Principal Rob House signs the Stigma Free pledge banner at Spectrum Community School on Wednesday. The Spectrum Philanthropy Club has planned a monthly schedule of awareness campaigns to break down different stigmas, such as mental health and religion. Travis Paterson/News Staff

Club wants Spectrum to be first stigma-free school on the Island

Earning the designation as a stigma free zone takes a year, worth it, say students

A group of Spectrum Community School students is seeking to make the high school Vancouver Island’s first “stigma-free zone.”

The newly formed Spectrum Philanthropy Club, a group of mostly Grade 12 students, invited Robyn Thomas from the Stigma Free Society to help kick off the initiative last Wednesday morning.

Thomas addressed some 300 Spectrum students in the drama theatre about her own story of mental health, overcoming PTSD, and what can be done to break down certain stigmas including mental health, along with all negative stereotypes, she said.

“We’ll work with the school for the year to help it work towards being a stigma-free zone,” Thomas said. “It’s a process and at the end we’ll designate the school a stigma-free zone.”

Thomas then joined the club in the school’s front foyer during lunch, while the club invited students and staff to sign their giant stigma-free pledge banner. The movement coincides with Spectrum staff’s own initiative, Spec-Respect.

“We formed this group out of our social justice class that was supposed to happen but didn’t have enough people,” said club member Ethan Badr, in Grade 12. “We’ll hold an event every month, I think it’s really important.”

The school population is already a relatively positive group with low rates of homophobia, racism or judgment regarding mental health, Badr said. But the goal is to make being stigma free a part of the school’s ongoing culture. One way they’ll do that is by holding a presentation for all Grade 9s (Spectrum is Grade 9 to 12) at the beginning of each school year, starting in 2018.

For this year, the club has launched a season-long calendar which will identify different stigmas each month.

For example, in December the group will build awareness around religion as the month holds significant meaning in Christianity, Judaism and other beliefs, said Grade 12 Jalen Smith. January will focus on mental health, which picks up on the momentum from Bell’s Let’s Talk Day.

The banner will come out again and will soon be posted in the school, Badr added.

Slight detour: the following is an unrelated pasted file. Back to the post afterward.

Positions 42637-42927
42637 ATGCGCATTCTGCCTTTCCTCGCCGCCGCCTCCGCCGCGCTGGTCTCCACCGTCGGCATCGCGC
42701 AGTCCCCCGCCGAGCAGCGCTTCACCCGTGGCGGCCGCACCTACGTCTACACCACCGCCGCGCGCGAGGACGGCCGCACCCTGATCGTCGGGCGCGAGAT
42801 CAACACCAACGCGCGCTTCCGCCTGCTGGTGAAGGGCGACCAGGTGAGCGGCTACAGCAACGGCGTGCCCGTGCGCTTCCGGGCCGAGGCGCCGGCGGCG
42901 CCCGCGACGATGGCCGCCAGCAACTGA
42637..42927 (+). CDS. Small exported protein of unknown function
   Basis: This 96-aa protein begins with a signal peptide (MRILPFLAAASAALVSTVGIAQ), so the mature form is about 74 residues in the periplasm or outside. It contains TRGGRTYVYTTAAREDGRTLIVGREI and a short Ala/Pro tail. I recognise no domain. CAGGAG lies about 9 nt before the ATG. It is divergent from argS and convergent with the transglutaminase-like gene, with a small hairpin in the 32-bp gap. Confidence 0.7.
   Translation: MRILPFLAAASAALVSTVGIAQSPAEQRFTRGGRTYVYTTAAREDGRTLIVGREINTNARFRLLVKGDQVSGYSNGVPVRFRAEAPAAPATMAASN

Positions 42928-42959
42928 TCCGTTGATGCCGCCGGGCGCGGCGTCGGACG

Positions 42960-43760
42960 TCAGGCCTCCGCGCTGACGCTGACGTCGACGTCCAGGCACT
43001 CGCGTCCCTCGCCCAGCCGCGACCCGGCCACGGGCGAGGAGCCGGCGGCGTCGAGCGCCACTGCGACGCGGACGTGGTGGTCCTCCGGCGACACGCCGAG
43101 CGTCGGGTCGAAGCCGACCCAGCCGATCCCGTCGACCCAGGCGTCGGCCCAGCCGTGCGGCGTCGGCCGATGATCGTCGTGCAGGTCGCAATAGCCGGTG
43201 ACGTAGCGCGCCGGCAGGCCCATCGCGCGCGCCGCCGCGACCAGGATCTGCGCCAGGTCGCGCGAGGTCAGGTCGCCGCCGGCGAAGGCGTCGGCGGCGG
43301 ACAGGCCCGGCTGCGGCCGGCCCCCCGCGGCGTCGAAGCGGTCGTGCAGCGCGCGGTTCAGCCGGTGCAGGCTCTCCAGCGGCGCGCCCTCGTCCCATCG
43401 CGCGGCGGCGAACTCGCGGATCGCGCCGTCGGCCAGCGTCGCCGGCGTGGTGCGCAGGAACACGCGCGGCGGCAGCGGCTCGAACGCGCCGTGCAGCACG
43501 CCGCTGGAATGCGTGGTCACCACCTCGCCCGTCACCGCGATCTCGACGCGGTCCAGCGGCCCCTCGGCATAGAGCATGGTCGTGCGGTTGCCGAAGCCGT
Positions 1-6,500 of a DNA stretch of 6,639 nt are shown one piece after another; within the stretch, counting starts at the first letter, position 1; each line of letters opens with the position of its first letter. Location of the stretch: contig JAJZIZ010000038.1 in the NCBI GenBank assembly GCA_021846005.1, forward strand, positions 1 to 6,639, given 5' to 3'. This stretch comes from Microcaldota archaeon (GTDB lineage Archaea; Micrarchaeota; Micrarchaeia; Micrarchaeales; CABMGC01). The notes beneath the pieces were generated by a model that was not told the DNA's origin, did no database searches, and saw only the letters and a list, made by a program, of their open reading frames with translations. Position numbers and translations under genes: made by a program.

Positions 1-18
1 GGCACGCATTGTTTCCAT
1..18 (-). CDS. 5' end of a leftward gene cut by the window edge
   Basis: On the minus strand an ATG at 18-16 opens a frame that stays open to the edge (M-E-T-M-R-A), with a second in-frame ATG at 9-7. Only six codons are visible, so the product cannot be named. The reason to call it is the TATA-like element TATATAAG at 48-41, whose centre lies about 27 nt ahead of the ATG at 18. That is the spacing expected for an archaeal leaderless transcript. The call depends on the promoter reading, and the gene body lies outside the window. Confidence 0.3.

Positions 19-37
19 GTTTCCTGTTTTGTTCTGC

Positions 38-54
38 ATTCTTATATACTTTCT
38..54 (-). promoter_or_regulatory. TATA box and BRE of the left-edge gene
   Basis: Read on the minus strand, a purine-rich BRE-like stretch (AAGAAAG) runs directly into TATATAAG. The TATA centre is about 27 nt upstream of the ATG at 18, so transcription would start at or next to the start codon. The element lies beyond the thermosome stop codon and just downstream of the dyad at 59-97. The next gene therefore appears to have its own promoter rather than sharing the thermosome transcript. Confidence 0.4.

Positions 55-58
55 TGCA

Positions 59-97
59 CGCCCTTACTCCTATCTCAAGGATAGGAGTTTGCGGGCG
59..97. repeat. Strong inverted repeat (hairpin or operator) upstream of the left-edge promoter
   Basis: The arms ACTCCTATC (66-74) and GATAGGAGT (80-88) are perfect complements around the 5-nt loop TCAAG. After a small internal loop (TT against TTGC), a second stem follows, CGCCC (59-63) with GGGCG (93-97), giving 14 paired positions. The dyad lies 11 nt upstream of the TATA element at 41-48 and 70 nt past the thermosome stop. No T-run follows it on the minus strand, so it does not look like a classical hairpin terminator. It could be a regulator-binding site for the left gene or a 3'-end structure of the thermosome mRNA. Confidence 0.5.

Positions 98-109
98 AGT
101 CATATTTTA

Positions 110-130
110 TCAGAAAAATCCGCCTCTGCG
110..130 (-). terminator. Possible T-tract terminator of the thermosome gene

reporter@saanichnews.com

Just Posted

School strike: SD63 says grade 12 students ‘will not lose their graduation year’

Parents, students concerned about educational impact of CUPE 441 strike

Cineplex to show free holiday movies to support Boys and Girls Clubs of Canada

Community Day will be on Dec. 7 from 9 a.m. to 11 a.m at select theatres

Greater Victoria Harbour Authority’s second steel shipment arrives safely

The GVHA’s original shipment was lost at sea in December 2018

VicPD arrest one person after alleged assault in Victoria

Officers responded to the 1000-block of Pandora on Tuesday

Victoria police pilot e-tickets for its traffic division

Digitized tickets can now be paid for online

‘We love you, Alex!’: Trebek gets choked up by ‘Jeopardy!’ contestant’s answer

The emotional moment came in Monday’s episode when Trebek read Dhruv Gaur’s final answer

POLL: Do you support CUPE workers in their dispute with School District 63?

SD63 schools to remain closed as strike continues Tuesday

Birthday boy: Pettersson nets 2 as Canucks beat Predators

Vancouver ends four-game winless skid with 5-3 victory over Nashville

Judge rejects Terrace man’s claim that someone else downloaded child porn on his phone

Marcus John Paquette argued that other people had used his phone, including his ex-wife

Petition for free hospital parking presented to MP Jody Wilson-Raybould

What started as a B.C. campaign became a national issue, organizer said

Petition to ‘bring back Don Cherry’ goes viral after immigrant poppy rant

Cherry was fired from his co-hosting role for the Coach’s Corner segment on Nov. 11.

Woman airlifted with serious injuries after being struck by car in Nanaimo

Woman, hit in crosswalk, suffers life-threatening injuries; driver co-operating with police

B.C.’s high gasoline prices still a mystery, Premier John Horgan says

NDP plans legislation this month, seeks action from Justin Trudeau

Group walking on thin ice at B.C. lake sparks warning from RCMP

At least seven people were spotted on Joffre Lakes, although the ice is not thick enough to be walked on

Most Read